NEWS
By PAUL RICHTER AND LAURA KING and PAUL RICHTER AND LAURA KING,LOS ANGELES TIMES | May 24, 2006
WASHINGTON -- President Bush yesterday praised Israeli Prime Minister Ehud Olmert's controversial plans to redraw the West Bank's borders as "bold ideas" that could open the way to a separate Palestinian state, even without agreement from Palestinian leaders. In his first White House meeting with the Israeli leader, Bush emphasized that he was only beginning to learn about Olmert's "convergence" plan, which would remove some smaller Israeli settlements on the West Bank while absorbing larger Israeli settlements into Israel.
NEWS
By New York Times News Service | August 11, 2007
JERUSALEM -- Israel is constructing a road through the West Bank, east of Jerusalem, that will allow both Israelis and Palestinians to travel along it - separately. There are two pairs of lanes, one for each group of people, separated by a tall wall of concrete patterned to look like Jerusalem stones, a beautification effort indicating that the road is meant to be permanent. The Israeli side has many exits; the Palestinian side has few. The point of the road, according to those who planned it under former Prime Minister Ariel Sharon, is to permit Israel to build more settlements around East Jerusalem, cutting the city off from the West Bank, but allowing Palestinians to travel unimpeded north and south through Israeli-held land.
NEWS
By NEW YORK TIMES NEWS SERVICE | September 14, 2005
GAZA CITY, Gaza Strip - Palestinians continued to celebrate a new sense of freedom yesterday, pouring across the temporarily open border with Egypt and through the abandoned Israeli settlements. President Mahmoud Abbas, in a televised speech last evening, urged Palestinians to "create a model and civilized Gaza," but he also vowed to restore order, beginning with small militant groups aligned with his own Fatah movement. "We are not going to tolerate chaos after today," he pledged. But yesterday, there was chaos aplenty, with thousands of Palestinians rushing across the border to Egypt to shop, while thousands of others continued salvaging salable or usable materials from the 21 former Israeli settlements.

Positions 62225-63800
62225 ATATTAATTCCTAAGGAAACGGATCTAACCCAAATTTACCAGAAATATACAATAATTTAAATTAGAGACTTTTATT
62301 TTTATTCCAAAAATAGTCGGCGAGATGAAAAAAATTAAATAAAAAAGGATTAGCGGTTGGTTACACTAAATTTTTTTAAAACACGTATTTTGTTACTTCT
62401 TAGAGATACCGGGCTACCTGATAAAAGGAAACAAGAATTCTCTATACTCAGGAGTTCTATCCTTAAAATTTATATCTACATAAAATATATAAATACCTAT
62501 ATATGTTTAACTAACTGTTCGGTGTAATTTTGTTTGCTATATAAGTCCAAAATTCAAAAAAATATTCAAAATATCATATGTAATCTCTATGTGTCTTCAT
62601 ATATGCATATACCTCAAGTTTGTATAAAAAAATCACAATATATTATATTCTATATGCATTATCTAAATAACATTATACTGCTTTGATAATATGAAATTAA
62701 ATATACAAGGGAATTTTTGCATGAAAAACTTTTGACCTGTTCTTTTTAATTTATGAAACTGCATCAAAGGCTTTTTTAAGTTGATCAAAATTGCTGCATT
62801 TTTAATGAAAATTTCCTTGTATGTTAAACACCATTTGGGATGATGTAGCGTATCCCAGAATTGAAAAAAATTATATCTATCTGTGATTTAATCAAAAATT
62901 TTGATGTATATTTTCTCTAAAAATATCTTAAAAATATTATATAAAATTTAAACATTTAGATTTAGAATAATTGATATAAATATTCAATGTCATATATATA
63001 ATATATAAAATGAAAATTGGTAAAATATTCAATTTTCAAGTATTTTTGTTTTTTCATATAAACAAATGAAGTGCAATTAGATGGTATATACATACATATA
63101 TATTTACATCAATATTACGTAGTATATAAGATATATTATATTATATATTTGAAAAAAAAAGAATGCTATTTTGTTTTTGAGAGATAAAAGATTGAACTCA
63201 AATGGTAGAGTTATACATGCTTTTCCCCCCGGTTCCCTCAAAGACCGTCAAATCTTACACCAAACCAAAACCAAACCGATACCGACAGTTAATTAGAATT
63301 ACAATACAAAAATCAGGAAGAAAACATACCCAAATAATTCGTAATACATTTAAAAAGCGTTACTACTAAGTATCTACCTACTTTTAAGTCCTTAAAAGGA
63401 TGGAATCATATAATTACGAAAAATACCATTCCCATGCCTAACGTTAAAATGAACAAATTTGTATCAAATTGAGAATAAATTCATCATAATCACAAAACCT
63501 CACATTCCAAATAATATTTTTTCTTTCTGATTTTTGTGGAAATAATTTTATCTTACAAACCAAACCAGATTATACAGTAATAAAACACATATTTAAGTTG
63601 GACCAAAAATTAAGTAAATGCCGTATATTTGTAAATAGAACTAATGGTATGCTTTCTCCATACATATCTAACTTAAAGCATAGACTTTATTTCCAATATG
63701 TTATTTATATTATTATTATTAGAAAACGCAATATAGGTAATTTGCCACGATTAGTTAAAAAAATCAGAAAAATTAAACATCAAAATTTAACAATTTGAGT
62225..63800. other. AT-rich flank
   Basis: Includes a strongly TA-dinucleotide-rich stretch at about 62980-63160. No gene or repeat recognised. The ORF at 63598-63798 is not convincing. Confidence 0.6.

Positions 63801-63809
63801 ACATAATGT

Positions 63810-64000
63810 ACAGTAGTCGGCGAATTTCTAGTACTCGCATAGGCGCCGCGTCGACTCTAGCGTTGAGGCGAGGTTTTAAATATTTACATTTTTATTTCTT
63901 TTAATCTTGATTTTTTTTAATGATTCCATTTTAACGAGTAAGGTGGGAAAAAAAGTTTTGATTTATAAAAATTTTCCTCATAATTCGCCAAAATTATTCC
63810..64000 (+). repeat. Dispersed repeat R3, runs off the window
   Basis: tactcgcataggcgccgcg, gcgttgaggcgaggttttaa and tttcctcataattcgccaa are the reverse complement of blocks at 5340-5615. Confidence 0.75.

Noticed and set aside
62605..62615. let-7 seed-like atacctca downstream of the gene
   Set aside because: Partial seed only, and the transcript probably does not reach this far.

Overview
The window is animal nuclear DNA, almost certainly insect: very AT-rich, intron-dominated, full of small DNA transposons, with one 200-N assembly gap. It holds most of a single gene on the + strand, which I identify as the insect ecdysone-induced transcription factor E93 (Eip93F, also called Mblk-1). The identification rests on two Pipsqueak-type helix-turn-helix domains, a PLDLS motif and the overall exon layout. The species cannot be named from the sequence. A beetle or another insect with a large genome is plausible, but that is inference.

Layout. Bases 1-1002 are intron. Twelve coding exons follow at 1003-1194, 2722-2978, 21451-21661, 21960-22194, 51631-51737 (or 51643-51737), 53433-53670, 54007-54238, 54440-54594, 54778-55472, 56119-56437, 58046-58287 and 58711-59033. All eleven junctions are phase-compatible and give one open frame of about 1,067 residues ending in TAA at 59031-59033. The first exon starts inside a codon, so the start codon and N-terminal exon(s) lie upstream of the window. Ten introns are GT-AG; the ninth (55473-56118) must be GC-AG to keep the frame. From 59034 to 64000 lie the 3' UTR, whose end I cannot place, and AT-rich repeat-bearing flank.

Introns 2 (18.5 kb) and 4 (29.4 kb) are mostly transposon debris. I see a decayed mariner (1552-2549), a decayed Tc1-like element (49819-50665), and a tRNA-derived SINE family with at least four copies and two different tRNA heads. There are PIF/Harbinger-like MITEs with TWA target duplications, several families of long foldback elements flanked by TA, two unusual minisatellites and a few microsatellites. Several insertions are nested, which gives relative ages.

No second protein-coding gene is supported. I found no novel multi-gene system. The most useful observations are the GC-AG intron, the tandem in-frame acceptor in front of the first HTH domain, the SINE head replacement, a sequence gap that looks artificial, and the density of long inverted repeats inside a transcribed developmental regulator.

NEWS
By NEW YORK TIMES NEWS SERVICE | September 14, 2005
GAZA CITY, Gaza Strip - Palestinians continued to celebrate a new sense of freedom yesterday, pouring across the temporarily open border with Egypt and through the abandoned Israeli settlements. President Mahmoud Abbas, in a televised speech last evening, urged Palestinians to "create a model and civilized Gaza," but he also vowed to restore order, beginning with small militant groups aligned with his own Fatah movement. "We are not going to tolerate chaos after today," he pledged. But yesterday, there was chaos aplenty, with thousands of Palestinians rushing across the border to Egypt to shop, while thousands of others continued salvaging salable or usable materials from the 21 former Israeli settlements.